Patrick – Computers brought to DIG 210 class on 9/14
I was curious to see the distribution of computers that students were using during class. Personally, I am a Mac user, who has developed a preference for operating in Windows while programming or using Microsoft Excel. Though I have no basis of comparison, I was curious to see if students in a class focused on Data had a stronger preference towards non Mac computers.
My results were found simply by counting the number of computers of each brand that students had during class on 9/14. 14 of the 20 students attending class brought Mac computers with them, while there was one student with each of the following brands: Asus, Dell, Toshiba. The remaining 3 students did not bring computers to class. 70% of the students in class had Mac computers, which is an overwhelming majority. Even in a data focused class, Mac appears to be the most popular choice.
Seth – What can the clothes we wear tell us about the weather outside?
I recorded what each student in class on Thursday (9/14) was wearing. Either shorts, pants or a dress and either a short sleeve shirt or a long sleeve shirt/jacket.
This past week I decided to observe how people decided to dress as the weather begins to turn to lower fall temperatures. On (9/14) during our class it was approximately 70° F and one of the first cooler days of the season. I was curious if people would start to wear warmer clothes and what percentage of people would wear pants and jackets vs. shorts and t-shirts. Furthermore, in this period of time when the weather cools off from the much hotter months I was curious of the probability if someone wore shorts, would they wear a short sleeve shirt or a long sleeve shirt etc.
I found that 65% of the class wore shorts, 25% wore pants, and 10% wore a dress. I also discovered that 50% of the class wore both short sleeves and shorts, while 20% wore long sleeves and pants. These were the two highest combinations, however, some people also mixed what they were wearing (shorts and long sleeve, pants and short sleeve etc.) Also I found that if someone wore shorts, the probability they would wear a short sleeve shirt, was 77%. And if they wore pants there was a 20% chance that they would wear short sleeves. The findings from this experiment coincide with my hypothesis that warmer clothes will appear with the cooler outside temperature. It was also interesting to see that people either wore both pants and long sleeves or shorts and short sleeves, which could definitely coincide with fashion and other factors.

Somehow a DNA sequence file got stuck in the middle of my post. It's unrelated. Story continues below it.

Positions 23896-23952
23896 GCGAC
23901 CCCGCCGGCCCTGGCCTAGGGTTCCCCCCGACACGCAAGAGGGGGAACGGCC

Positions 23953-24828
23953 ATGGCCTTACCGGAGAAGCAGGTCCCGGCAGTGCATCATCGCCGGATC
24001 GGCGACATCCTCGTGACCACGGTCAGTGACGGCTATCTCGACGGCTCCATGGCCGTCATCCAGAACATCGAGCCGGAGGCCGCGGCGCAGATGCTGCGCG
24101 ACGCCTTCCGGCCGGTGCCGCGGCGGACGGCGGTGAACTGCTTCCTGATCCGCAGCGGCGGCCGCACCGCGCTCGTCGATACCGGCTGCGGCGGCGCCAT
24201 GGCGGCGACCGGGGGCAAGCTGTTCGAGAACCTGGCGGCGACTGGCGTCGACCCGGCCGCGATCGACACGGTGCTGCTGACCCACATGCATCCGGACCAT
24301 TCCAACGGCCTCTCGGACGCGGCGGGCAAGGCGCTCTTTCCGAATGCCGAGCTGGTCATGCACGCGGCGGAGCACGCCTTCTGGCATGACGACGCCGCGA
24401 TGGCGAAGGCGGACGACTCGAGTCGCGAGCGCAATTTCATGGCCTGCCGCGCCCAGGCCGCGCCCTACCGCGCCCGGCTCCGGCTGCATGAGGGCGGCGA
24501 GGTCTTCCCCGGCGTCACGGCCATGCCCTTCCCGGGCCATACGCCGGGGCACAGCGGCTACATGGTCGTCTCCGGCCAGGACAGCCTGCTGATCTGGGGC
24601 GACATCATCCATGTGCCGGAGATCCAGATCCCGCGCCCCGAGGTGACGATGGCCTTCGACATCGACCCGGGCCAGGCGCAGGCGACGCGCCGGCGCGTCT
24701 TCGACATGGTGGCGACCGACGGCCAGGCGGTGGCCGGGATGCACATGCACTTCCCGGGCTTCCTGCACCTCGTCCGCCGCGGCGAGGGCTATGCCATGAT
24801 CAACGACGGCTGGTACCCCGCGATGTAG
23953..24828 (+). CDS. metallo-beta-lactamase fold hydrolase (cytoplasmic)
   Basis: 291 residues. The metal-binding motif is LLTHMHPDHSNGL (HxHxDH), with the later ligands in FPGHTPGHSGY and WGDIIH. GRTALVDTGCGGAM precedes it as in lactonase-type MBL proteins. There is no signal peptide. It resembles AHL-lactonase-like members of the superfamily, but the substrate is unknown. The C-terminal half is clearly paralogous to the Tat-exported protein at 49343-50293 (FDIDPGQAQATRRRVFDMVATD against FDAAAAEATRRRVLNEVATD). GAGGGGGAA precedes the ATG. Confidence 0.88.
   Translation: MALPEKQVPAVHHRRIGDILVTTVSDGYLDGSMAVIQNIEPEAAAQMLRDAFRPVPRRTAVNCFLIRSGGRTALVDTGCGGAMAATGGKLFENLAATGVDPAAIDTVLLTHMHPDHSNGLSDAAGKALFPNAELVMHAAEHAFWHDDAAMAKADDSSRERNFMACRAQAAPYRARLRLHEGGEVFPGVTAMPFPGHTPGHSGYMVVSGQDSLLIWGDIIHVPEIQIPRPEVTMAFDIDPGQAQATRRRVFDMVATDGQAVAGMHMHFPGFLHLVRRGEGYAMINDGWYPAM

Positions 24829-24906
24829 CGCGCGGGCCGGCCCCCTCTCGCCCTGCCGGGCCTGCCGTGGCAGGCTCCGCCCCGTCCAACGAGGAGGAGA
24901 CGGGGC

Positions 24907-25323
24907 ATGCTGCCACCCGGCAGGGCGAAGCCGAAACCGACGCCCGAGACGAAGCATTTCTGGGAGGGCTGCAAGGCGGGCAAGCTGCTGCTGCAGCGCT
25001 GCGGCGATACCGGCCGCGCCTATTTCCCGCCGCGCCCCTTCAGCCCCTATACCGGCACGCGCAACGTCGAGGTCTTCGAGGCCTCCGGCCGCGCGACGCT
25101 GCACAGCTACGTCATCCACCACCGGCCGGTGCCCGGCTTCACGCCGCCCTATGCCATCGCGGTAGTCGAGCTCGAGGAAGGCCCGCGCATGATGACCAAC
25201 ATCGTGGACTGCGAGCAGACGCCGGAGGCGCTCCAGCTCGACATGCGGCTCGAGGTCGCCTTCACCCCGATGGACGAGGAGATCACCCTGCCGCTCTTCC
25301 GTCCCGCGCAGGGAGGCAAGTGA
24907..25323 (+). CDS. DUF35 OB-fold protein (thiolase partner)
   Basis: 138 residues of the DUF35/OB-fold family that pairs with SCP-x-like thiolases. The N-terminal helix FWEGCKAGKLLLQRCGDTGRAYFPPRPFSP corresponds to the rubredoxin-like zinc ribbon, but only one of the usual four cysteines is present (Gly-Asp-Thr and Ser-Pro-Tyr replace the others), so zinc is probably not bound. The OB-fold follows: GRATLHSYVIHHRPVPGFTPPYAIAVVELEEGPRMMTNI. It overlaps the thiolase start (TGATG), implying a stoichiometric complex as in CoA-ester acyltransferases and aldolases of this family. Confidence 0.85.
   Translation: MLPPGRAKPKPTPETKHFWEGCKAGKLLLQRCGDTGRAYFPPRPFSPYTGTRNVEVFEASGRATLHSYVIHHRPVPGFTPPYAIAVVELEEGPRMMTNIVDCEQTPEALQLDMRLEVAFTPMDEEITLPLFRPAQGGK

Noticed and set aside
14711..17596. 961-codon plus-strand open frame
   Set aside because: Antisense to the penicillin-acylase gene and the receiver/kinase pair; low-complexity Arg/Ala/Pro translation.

I think it would also be interesting if I made this observation every class period and graphically showed the change in clothes worn to class as well as the outdoor temperature side by side. This would obviously take more than one week but nonetheless could be an interesting representation of average temperature over time and its effect on the clothes we wear.
Charlotte – DIG 210 use of filler words in class discussion, by gender
In my study, I focused on the use of “filler words”, such as ‘like’, ‘um’, ‘uh’, ‘er’, ‘okay’, ‘right’, ‘you know’, and so on, during Tuesday’s class discussion of the week’s reading. I was interested in observing the use of these words as we never notice our own, personal use of them, but we do tend to become aware of their repetition in our language once somebody tells us to look out for them.
In terms of methodology, I split my observations up into male and female groups. I was interested in seeing if one gender used more filler words than the other. From my observations, women used 3.14 filler words per comment in class discussion and men used 3.26 filler words. However, our DIG 210 class is not split equally between genders. Tuesday’s class consisted of 14 men (n = 14) and five women (n = 5). Therefore, it would be unwise to find a conclusion is my data as the subject, or sample size (n), groups were not the same and a fair comparison cannot be drawn.
I think this topic would be very interesting to extrapolate upon in multiple classes across Davidson departments. In particular, I wonder if filler words are more common in specific departments and whether men or women speak more frequently in class discussions at Davidson.
Daniel – DIG 210 Student Hair Color
In our study regarding the DIG 210 students’ hair colors, we found that 64% of students had either brown (n = 6) or blonde hair (n = 6), while students with red hair represented a clear minority with only 10% of the class. As a result, our class differs from other sample groups such as the one that was recently the research subject at Rice University (2016), which showcased an overwhelming majority of 48% (n = 286) as brown-haired while only 21% (n= 127) had blonde hair.
How can it be the case that these two data sets of US student classrooms allow for completely different inferences? On a qualitative level, a variety of reasons ranging from geography to social demographics could be responsible for the differences in probabilities. However, the real statistical illegitimacy that is embedded in these data sets originates from the limited number of observations that prevents the Law of Large Numbers to eliminate selection bias to a sufficient extent. With so few observations, the inferences that can be made about the hair color demographics of Davidson College’s general student body will be inherently flawed.